If city leaders get their way, Dunedin — home of Honeymoon Island, craft beer, baseball and many things Scottish — could soon add another identity: arts capital of Florida.
After years of talk, the city has moved on road improvements, and approved the creation of grants, permit fee reductions and other incentives aimed at turning a 45-acre swath just north of downtown into a place where artists would buy deteriorating properties, renovating them into homes that double as work studios. The artists would occasionally be allowed to post sidewalk signs and sell their wares during special events, such as the 2nd Friday Art Walk, or other designated times.
The mixed residential and industrial area — bordered by Skinner Boulevard to the north, Louden Avenue to the east, Main and Monroe streets to the south, and the Pinellas Trail and Huntley Avenue to the west — would feed off trail traffic and effectively extend the already bustling downtown.
The goal, officials say, is to create a niche that draws tourists and potential residents who are already enamored with offerings at the Dunedin Fine Art Center, nearby galleries and the popular arts community in South Pinellas.
"We're just trying to attract additional artists to the already strong artist population that we have," said Dunedin planning and development director Greg Rice.
"We've seen this happen in St. Petersburg, where some very difficult streets taken over by artists really changed the flavor of the whole neighborhood," he said. "We were hoping for some of the same kind of revitalization."
Experts call it a smart move.
Americans for the Arts, using data from business analyst firm Dun & Bradstreet, recently counted 2,931 arts-related businesses in Pinellas — 4.3 percent of all companies — employing 14,192 people, or 2.8 percent of the county's workforce.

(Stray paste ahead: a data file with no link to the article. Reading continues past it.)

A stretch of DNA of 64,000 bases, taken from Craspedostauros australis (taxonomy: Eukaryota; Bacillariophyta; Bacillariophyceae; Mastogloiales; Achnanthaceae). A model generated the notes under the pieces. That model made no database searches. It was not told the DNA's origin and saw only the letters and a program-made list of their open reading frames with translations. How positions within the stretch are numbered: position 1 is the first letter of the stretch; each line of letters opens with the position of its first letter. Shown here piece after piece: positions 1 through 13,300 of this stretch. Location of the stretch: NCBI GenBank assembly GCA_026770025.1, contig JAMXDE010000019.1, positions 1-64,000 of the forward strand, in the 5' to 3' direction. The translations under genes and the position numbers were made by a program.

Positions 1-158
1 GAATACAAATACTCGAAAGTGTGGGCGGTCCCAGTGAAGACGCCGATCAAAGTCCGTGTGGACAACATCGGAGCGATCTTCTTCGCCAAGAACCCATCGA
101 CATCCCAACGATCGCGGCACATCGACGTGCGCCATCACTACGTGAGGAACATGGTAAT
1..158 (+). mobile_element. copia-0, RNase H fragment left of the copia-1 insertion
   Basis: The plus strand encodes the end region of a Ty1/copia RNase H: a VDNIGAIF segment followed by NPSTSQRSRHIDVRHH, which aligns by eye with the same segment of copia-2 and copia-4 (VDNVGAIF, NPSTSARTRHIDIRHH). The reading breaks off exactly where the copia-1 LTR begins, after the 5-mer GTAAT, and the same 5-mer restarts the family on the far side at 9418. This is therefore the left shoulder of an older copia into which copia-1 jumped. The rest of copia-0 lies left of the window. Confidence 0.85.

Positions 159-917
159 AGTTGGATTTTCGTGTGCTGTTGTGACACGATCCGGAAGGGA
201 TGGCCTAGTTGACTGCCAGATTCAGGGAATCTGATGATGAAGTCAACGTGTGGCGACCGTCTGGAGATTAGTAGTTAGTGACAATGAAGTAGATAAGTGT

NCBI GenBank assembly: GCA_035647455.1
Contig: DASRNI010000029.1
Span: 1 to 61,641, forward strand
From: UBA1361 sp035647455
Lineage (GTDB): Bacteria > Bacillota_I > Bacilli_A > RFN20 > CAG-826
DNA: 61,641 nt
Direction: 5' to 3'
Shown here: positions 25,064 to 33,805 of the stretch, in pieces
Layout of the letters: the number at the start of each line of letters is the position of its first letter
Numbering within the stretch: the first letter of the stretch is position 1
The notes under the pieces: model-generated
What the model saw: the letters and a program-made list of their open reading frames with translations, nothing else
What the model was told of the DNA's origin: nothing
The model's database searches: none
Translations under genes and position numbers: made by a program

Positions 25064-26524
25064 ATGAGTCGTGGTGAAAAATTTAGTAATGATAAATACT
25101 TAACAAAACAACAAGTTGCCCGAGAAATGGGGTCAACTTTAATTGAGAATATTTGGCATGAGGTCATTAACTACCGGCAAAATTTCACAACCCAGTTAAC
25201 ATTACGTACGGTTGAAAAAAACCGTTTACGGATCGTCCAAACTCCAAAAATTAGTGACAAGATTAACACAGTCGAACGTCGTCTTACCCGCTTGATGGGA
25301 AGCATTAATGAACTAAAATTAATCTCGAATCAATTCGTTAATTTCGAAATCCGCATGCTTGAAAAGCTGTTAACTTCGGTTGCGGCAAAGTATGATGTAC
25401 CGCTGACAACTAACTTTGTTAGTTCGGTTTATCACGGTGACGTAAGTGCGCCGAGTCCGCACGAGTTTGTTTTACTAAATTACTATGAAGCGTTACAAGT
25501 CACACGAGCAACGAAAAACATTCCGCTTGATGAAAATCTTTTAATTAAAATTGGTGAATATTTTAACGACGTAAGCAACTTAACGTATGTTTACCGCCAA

From galleries to museums to performing arts venues and more, St. Petersburg alone features more than 700 arts-based businesses spread across five art districts, said Elizabeth Brincklow, manager of the city's office of cultural affairs.
John Collins, executive director of the St. Petersburg Arts Alliance, said that what began about four years ago as a request by local artists to paint shuttered windows in the 600 block of Central Avenue has "sparked a renaissance" and contributed to a 40 percent increase in artists, writers and performers moving to Tampa Bay between 2002 and 2011.
"Absolutely, the city of St. Petersburg is now known as an arts destination. It is among the cultural capitals of Florida, " Brincklow said. "It's money well invested."
Community leaders say Dunedin's proposed concept has worked before in downtown Bradenton, where the city in 1999 approached artists about redeveloping a rundown 42-acre, 240-home residential area into the Village of the Arts. The initial smattering of about a dozen studios has grown to include an independent bookstore, three cafes, a yoga studio and about 30 studio galleries — half double as artists' homes.
The community has been proactive in pursuing live/work-friendly zoning, forming a neighborhood watch, and assisting police and neighbors in dismantling rampant prostitution, said Graciela Giles-Rose, a watercolorist and Ringling College of Art teacher who helped lead the charge.